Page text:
Healthy Forests Reserve Program
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The Healthy Forests Reserve Program (HFRP) is a voluntary program to assist landowners in restoring, enhancing, and protecting forestland resources on private lands through permanent easements, 30-year easements, and 10-year cost-share agreements. The program objectives are to promote the recovery of threatened and endangered species under the Endangered Species Act; improve plant and animal biodiversity; and enhance carbon sequestration.
In Pennsylvania, HFRP funding will be utilized to protect and improve critical habitat for the Indiana bat (Myotis sodalis), through the acquisition of conservation easements and/or cost share agreements supported with habitat improvement through the implementation of selected conservation practices and supporting activities.
The Indiana Bat – Federally Protected Endangered Species
The Indiana bat, Myotis sodalis, is small (about 3 to 3.5 inches in length) and is grayish brown in color similar to the much more common little brown bat (Myotis lucifugus). In winter, Indiana bats hibernate in caves and abandoned mines, where winter temperatures are cooler – at lower temperatures, the bats’ metabolisms slow down, so they use less of their fat reserves as they hibernate. In the summer, the bats frequent wooded areas near streams, roosting in crevices under tree bark or in hollow trees. Trees that receive direct sunlight during the day are preferred by these bats.
At the south of their range, which runs from the eastern seaboard west to Oklahoma, Indiana bats eat mostly terrestrial insects including beetles and lepidoptera (moths and butterflies). In the north of their range, and nearer the Great Lakes, Indiana bats eat aquatic species, such as caddis flies.
The Indiana bat is vulnerable to human disturbance of its roosting sites. Contamination of their food supply through the use of pesticides in agricultural areas and loss of summer habitat may also be contributing to the species' decline. Although more research is needed to understand the summer habitat requirements of the Indiana bat, it is known that they roost under the bark of mature trees or dead snags in forests. Increase of old growth forest acreage and forest contiguity, especially within several miles of hibernation sites, will likely improve prospects for this species.
Indiana bat populations have declined approximately 60 percent since monitoring began in the 1960s. Currently, the species is protected under the US Endangered Species Act.
(Photo and Information courtesy of the USFWS)
Who is Eligible to Apply?
Owners of private forest land are eligible to enroll in the Healthy Forests Reserve Program in Pennsylvania. The land must be capable of supporting Indiana bat habitat, and must be located in a county where known Indiana bat hibernacula and maternity colonies exist (see the Application Information section below for a listing of applicable counties).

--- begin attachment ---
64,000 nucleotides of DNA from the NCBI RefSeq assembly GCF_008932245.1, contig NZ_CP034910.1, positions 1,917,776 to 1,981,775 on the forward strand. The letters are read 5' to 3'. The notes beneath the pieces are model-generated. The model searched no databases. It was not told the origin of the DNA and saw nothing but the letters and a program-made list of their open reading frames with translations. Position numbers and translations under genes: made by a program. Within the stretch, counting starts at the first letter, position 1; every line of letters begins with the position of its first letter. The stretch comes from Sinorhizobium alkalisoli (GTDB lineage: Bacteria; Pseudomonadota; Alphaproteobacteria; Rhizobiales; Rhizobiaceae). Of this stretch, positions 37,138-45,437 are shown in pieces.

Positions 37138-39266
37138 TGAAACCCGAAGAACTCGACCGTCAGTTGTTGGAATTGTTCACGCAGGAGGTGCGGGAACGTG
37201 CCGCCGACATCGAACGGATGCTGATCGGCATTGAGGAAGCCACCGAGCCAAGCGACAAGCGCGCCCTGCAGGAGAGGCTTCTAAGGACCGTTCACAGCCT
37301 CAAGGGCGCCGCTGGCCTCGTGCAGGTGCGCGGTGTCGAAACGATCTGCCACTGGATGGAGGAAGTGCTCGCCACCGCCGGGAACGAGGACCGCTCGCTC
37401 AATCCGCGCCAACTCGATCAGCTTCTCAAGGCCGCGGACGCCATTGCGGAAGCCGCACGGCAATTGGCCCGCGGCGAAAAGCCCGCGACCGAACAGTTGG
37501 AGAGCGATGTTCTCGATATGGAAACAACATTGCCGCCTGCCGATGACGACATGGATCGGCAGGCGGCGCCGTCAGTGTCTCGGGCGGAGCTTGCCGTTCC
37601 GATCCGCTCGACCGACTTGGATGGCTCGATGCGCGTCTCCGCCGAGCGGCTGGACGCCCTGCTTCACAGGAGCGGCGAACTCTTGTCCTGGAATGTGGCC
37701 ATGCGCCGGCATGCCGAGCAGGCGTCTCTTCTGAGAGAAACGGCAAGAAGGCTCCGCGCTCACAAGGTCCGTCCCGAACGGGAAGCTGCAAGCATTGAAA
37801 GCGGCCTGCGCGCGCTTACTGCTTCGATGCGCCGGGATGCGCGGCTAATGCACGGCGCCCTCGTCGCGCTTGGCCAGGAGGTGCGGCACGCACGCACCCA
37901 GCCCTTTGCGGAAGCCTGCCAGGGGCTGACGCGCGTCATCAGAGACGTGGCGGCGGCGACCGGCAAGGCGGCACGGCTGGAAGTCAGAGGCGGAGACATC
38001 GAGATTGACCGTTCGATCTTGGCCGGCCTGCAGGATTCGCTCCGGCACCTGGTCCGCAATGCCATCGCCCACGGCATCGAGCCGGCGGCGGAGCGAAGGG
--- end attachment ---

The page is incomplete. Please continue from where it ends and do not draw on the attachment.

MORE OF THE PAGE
Easement applicants must be able to convey clear title to the land. In addition, the landowner must provide the following documentation so NRCS can determine if the landowner is eligible to participate in the program:
1) Copy of deed or other documentation showing that the landowner has title to the land.
NOTE: PA NRCS is not curently accepting applications for HFRP in the following Pennsylvania counties where known Indiana bat hibernacula and maternity colonies exist:
If you are interested in the HFRP program, contact your local County NRCS field office to apply, or click on the application link below under forms to print and complete an application to submit to your local County NRCS field office.
HFRP contracts are awarded to applicants with the highest rankings until funds are exhausted.
• Landowners will receive 100% of the easement value of enrolled land
• Landowners will receive 100% of the average cost for approved HFRP practices
• Landowners will receive 75% of the easement value of enrolled land
• Landowners will receive 75% of the average cost for approved HFRP practices
10-Year restoration agreements:
• Landowners will receive 50% of the average cost for approved HFRP practices
Easement value will be determined by completing an appraisal for easement property.
HFRP practices were developed by NRCS in cooperation with the PA NRCS HFRP partners. The following is a list of some HFRP practices:
• Early Successional Habitat Management
• Riparian Forest Buffer
• Tree/Shrub Establishment
• Restoration of Rare and Declining Habitats
• Forest Stand Improvement
• Use Exclusion
The HFRP ranking criteria for Pennsylvania was developed in consultation with the State Technical Committee and Federal, State and local wildlife agencies and organizations. The HFRP ranking includes criteria on proximity to bat hibernacula, size and fragmentation of offered acres, connectivity, proximity to riparian areas, biodiversity, invasive species, and availability of snags. Applications are evaluated and awarded points utilizing the ranking criteria.
Forms and Information
NRCS-CPA-1200 (PDF, 131KB) ? Application
NRCS-CPA-260 (PDF, 900KB) ? HFRP Conservation Easement Deed
Final Rule (PDF, 106KB) 7 CFR, Part 625
HFRP Manual (Follow the link to Electronic Directives System home page
http://policy.nrcs.usda.gov/. From the navigation on the left select Manuals, then select Title 440 - Programs, then scroll down and select Part 511 - Healthy Forests Reserve Program.)
NRCS National HFRP website
U.S. Fish and Wildlife Service
Pennsylvania Department of Conservation and Natural Resources (DCNR)
Bureau of Forestry
Pennsylvania Game Commission (PGC)
The Nature Conservancy (TNC)
Assistant State Conservationist for Operations
USDA Farm Service Agency Home Page